UFO Conference organizer dies
EUREKA SPRINGS -- Dolores Cannon of Hunstville, who took over managing the annual Eureka Springs UFO Conference, passed away Oct. 18 after a short illness following an accident in late September. She was 83.
Cannon was born in 1931 in St. Louis, Mo.
She married Johnny, a career Navy man, in 1951.
Cannon was most known for her work as a hypnotherapist who began practicing in the 1960s, and a past-life regressionist since 1979. Stating that she had established contact with Michel de Notredame, known popularly as Nostradamus, in 1989 she published a three-volume set titled "Conversations with Nostradamus," which contains 1,000 prophecies and their interpretation.
She was also a UFO investigator in the last 20 years of her life, and she began teaching her specific hypnosis skills from a technique called Quantum Healing Hypnosis Therapy to help clients experience instantaneous healing of diseases. It was this work which also led to her past life regression work.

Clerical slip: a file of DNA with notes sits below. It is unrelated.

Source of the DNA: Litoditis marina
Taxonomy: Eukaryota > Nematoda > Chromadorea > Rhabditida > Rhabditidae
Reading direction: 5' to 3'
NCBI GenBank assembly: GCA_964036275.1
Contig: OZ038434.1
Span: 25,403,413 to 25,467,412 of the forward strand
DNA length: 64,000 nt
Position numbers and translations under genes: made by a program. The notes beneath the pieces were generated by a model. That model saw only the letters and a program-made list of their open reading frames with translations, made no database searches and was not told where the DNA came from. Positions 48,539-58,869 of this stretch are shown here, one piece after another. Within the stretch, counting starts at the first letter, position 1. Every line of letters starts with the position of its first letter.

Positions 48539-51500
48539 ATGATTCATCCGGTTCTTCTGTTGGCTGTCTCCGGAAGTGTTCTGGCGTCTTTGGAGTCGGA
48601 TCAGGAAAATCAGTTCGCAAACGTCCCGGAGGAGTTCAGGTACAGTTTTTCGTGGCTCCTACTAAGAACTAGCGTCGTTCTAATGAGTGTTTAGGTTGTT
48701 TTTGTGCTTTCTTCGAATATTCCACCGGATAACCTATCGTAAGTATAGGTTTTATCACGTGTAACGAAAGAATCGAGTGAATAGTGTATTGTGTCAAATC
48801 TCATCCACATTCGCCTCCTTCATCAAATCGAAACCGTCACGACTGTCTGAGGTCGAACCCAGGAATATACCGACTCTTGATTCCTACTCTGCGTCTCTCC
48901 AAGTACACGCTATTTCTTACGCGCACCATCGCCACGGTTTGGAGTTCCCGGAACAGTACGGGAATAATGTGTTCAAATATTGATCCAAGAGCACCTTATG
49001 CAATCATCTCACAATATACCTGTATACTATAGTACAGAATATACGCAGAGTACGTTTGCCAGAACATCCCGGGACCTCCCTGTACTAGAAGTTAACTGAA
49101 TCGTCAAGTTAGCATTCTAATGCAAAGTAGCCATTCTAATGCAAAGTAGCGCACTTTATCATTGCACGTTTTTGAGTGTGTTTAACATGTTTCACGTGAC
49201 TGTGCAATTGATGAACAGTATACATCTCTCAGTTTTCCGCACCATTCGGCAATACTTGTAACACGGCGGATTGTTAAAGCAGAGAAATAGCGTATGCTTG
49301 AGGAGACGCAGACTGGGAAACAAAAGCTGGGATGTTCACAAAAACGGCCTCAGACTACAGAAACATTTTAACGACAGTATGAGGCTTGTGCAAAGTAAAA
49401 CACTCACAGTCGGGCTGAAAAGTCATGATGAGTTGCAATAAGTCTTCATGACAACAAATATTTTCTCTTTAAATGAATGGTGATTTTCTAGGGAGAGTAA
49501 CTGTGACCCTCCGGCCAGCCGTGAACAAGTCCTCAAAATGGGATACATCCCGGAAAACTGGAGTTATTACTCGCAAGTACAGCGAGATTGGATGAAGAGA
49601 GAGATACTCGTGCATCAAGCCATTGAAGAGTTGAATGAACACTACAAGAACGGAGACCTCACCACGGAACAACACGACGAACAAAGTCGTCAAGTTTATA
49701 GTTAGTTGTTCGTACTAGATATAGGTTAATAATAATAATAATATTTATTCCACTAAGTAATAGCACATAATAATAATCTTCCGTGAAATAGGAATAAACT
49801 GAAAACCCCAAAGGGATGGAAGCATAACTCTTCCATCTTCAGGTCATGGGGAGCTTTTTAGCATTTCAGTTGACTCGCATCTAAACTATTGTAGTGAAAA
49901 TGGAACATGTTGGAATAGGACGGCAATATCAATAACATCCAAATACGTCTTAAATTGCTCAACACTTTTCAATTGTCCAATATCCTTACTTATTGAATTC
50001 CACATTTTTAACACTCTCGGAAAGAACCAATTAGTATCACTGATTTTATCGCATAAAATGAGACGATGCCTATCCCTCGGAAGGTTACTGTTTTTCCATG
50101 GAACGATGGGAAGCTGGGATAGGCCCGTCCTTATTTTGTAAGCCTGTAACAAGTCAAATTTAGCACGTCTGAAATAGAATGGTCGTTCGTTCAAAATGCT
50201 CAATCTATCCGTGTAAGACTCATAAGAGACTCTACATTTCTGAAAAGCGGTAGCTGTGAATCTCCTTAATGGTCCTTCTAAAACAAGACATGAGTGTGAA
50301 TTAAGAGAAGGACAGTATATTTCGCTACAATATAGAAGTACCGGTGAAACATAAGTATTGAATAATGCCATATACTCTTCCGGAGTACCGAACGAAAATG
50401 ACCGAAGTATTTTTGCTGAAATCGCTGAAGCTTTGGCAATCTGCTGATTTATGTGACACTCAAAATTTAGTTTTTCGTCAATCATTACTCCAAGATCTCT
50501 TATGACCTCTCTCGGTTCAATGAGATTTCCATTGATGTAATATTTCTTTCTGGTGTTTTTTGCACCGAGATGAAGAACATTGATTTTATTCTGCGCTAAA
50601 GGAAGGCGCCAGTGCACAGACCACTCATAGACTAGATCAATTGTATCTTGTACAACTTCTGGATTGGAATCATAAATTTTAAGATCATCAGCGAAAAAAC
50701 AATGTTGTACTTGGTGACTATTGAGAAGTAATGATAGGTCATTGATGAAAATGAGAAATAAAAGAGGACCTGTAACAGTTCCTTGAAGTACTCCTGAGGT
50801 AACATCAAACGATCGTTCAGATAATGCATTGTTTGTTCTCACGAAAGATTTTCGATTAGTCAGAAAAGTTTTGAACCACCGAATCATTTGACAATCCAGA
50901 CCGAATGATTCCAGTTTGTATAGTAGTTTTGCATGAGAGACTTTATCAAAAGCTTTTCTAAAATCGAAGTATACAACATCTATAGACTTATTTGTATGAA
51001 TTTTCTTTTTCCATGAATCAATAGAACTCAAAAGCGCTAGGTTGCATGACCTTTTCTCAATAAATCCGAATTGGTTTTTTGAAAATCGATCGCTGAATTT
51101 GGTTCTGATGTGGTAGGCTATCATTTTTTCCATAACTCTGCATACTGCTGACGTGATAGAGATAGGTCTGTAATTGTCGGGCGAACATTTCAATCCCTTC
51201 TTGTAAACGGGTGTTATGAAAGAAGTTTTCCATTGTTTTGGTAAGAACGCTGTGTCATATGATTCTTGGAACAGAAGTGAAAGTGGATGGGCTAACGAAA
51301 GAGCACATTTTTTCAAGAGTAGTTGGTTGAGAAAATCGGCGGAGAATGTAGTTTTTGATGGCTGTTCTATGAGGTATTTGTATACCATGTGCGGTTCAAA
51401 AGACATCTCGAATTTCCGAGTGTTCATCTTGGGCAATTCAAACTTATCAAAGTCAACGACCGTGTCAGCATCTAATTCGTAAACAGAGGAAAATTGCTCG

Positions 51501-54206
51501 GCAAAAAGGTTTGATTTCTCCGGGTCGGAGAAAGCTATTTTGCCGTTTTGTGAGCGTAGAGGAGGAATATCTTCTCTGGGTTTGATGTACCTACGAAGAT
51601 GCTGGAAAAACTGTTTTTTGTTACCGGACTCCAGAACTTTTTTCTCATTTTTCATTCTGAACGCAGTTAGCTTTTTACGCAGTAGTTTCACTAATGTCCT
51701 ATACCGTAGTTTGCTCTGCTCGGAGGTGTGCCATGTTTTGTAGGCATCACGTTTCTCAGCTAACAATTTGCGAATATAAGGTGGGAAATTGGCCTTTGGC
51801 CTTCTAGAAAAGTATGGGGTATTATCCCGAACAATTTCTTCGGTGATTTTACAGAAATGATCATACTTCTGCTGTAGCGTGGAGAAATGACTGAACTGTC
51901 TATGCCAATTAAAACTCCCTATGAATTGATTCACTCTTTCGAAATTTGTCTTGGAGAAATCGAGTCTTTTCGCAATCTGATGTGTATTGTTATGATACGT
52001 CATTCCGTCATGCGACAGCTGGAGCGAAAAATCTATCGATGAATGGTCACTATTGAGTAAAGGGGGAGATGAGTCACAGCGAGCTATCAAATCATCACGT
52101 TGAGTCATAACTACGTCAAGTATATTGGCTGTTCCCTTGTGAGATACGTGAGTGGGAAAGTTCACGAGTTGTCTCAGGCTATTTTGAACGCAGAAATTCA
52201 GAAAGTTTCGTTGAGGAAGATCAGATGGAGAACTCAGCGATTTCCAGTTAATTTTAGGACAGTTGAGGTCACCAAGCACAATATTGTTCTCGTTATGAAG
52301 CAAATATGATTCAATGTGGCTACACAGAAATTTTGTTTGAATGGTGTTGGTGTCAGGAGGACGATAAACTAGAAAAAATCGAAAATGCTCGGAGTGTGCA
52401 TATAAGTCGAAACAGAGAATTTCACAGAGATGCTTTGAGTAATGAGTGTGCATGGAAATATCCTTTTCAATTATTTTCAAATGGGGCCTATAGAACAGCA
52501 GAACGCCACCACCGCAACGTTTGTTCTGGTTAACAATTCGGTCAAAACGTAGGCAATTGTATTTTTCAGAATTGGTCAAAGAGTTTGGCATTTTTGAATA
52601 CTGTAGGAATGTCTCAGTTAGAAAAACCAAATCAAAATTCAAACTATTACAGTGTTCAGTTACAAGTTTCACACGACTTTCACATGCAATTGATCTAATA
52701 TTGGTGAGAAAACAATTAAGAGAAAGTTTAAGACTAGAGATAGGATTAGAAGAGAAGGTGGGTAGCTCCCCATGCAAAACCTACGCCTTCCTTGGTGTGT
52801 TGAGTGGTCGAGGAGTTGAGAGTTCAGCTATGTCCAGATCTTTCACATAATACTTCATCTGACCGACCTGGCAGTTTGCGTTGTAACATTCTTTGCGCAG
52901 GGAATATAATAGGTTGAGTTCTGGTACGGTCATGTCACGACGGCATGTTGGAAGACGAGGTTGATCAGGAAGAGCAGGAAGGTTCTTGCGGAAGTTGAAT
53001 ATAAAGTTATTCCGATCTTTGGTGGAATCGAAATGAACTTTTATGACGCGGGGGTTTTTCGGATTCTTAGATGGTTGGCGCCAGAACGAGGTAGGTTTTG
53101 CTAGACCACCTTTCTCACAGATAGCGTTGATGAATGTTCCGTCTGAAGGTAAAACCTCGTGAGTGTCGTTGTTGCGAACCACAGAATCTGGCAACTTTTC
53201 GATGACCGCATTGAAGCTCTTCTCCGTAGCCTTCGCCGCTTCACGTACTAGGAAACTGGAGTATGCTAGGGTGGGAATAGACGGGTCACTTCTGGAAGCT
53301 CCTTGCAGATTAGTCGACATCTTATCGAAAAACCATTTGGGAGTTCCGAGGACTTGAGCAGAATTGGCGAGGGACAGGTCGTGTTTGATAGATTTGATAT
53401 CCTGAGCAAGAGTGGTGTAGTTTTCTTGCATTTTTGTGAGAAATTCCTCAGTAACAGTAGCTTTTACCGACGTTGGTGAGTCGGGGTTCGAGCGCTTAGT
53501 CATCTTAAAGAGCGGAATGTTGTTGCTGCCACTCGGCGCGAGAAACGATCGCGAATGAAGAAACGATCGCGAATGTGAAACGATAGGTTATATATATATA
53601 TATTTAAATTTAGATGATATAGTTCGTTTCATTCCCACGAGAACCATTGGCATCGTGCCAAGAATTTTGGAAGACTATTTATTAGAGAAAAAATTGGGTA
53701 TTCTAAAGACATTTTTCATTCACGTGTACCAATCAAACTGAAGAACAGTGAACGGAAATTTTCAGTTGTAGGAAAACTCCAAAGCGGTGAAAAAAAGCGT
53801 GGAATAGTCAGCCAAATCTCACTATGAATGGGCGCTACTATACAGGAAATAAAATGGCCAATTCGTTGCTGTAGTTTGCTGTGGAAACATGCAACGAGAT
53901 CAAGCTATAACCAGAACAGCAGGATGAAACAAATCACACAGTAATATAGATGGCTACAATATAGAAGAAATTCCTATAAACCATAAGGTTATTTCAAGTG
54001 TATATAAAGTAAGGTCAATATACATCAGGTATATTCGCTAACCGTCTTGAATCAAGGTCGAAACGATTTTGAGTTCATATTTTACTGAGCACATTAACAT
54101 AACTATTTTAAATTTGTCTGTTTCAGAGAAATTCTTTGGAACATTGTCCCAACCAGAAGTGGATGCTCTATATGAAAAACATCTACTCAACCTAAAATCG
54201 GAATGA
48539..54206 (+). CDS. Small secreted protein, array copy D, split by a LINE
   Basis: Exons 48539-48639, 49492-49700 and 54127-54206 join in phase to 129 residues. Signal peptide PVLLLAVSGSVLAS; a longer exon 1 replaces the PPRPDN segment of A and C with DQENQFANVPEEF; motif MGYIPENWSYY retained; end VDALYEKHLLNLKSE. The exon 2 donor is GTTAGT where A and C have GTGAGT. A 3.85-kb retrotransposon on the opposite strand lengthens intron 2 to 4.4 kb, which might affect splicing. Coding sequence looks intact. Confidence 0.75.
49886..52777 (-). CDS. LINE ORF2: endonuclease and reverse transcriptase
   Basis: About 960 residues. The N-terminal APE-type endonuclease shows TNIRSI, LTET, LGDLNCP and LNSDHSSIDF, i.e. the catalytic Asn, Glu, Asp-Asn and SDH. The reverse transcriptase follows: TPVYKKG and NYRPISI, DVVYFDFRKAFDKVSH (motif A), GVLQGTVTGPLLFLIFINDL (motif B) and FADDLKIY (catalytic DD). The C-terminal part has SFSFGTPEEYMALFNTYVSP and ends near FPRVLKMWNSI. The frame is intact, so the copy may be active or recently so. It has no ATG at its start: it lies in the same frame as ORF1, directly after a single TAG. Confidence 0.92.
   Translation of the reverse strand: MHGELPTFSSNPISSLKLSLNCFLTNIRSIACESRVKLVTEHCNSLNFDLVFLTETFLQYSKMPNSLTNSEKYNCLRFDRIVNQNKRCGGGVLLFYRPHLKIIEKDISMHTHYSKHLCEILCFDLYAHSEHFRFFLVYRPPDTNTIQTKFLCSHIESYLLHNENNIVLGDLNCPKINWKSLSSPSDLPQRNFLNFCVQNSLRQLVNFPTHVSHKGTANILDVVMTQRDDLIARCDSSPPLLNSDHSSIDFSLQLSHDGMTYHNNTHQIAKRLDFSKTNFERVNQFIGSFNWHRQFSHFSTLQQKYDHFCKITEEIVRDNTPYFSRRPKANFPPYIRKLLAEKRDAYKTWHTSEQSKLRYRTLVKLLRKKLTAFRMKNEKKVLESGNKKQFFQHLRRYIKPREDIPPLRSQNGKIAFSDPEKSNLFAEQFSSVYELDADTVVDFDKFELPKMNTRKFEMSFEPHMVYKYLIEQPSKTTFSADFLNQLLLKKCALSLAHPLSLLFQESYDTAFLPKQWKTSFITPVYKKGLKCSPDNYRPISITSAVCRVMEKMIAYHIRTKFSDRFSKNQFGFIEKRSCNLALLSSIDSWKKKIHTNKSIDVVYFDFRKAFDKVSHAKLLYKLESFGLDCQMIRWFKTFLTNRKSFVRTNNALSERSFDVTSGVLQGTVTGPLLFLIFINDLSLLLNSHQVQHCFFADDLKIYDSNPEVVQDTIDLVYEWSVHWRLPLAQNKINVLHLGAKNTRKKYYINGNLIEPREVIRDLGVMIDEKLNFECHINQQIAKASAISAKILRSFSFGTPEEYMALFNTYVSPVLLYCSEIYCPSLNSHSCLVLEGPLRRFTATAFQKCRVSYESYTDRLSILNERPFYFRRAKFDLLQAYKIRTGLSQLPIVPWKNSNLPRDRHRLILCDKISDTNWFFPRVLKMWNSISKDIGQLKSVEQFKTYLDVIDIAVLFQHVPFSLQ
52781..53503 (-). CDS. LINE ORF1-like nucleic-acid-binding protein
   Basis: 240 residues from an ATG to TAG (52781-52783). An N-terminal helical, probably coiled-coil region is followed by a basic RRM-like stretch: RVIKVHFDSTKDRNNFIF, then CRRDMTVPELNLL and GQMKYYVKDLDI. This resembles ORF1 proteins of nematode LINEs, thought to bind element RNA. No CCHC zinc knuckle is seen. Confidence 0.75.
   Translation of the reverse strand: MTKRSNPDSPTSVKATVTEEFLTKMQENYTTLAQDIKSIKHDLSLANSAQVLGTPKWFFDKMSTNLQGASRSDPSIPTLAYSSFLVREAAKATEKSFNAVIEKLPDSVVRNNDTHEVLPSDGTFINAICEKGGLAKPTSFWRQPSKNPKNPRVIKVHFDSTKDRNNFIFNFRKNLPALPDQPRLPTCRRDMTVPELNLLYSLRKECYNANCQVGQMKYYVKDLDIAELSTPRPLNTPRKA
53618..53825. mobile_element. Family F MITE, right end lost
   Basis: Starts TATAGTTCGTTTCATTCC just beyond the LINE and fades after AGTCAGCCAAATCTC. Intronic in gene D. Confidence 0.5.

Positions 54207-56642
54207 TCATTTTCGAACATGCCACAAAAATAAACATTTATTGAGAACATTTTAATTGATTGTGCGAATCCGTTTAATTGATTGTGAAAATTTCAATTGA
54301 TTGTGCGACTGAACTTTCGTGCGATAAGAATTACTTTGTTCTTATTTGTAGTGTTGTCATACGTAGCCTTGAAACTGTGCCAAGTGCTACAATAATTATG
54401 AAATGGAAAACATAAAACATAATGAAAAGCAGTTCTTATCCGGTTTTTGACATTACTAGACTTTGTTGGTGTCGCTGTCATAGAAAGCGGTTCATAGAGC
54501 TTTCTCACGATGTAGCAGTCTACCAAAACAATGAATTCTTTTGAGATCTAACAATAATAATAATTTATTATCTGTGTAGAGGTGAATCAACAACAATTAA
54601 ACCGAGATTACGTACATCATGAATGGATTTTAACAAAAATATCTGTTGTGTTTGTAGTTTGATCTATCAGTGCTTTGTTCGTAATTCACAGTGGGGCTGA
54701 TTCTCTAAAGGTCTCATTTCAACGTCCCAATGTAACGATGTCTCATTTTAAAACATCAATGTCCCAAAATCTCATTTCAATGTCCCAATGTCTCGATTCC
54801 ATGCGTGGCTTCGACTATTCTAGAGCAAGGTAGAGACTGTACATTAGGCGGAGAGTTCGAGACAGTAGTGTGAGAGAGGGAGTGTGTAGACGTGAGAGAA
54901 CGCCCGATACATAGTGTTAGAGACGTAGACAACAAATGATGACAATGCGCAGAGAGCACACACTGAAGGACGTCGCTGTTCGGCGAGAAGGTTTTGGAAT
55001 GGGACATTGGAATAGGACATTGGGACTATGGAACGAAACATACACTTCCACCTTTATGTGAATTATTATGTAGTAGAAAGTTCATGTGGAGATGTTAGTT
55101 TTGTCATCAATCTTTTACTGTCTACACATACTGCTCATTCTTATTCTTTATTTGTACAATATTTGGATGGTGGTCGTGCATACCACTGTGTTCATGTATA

Cannon eventually began speaking and teaching all over the world, appearing at conferences and on radio shows such as "Coast to Coast."
Cannon was the author of 18 books on various metaphysical subjects, published by her own label, Ozark Mountain Publishing, which has also published the work of more than 50 other authors.
She took over the Eureka Springs UFO Conference in 2013, after a gap following the death of longtime conference organizer Lucius Farish, and established the Lucius Farish Trust award of $1,000. During this year's conference, in its 27th year, Cannon added two film debuts and said she hoped to offer more in the future.
Some local residents remember Cannon participating in weekly metaphysical groups in Eureka Springs in the 1980s, and several shared memories of her on her Facebook page.
Pam Quick remembers Cannon coming to the meetings, which resulted in a several-year friendship.
"When Dolores was working on a project, there was no stopping her!" Quick wrote. "She told us back then that she would be speaking worldwide, that she would be on many television shows, and that many books would follow. All of those things, and much more, came to be."
"Dolores was a true inspiration, always very positive about the future," wrote Barbara Kellogg. "I feel very lucky to have known her back in those early days. Many lifelong friendships were made at those weekly meetings.... Dolores Cannon was a one of a kind true force of nature, and all I can say to whoever and whatever is out there on the other side, watch out!"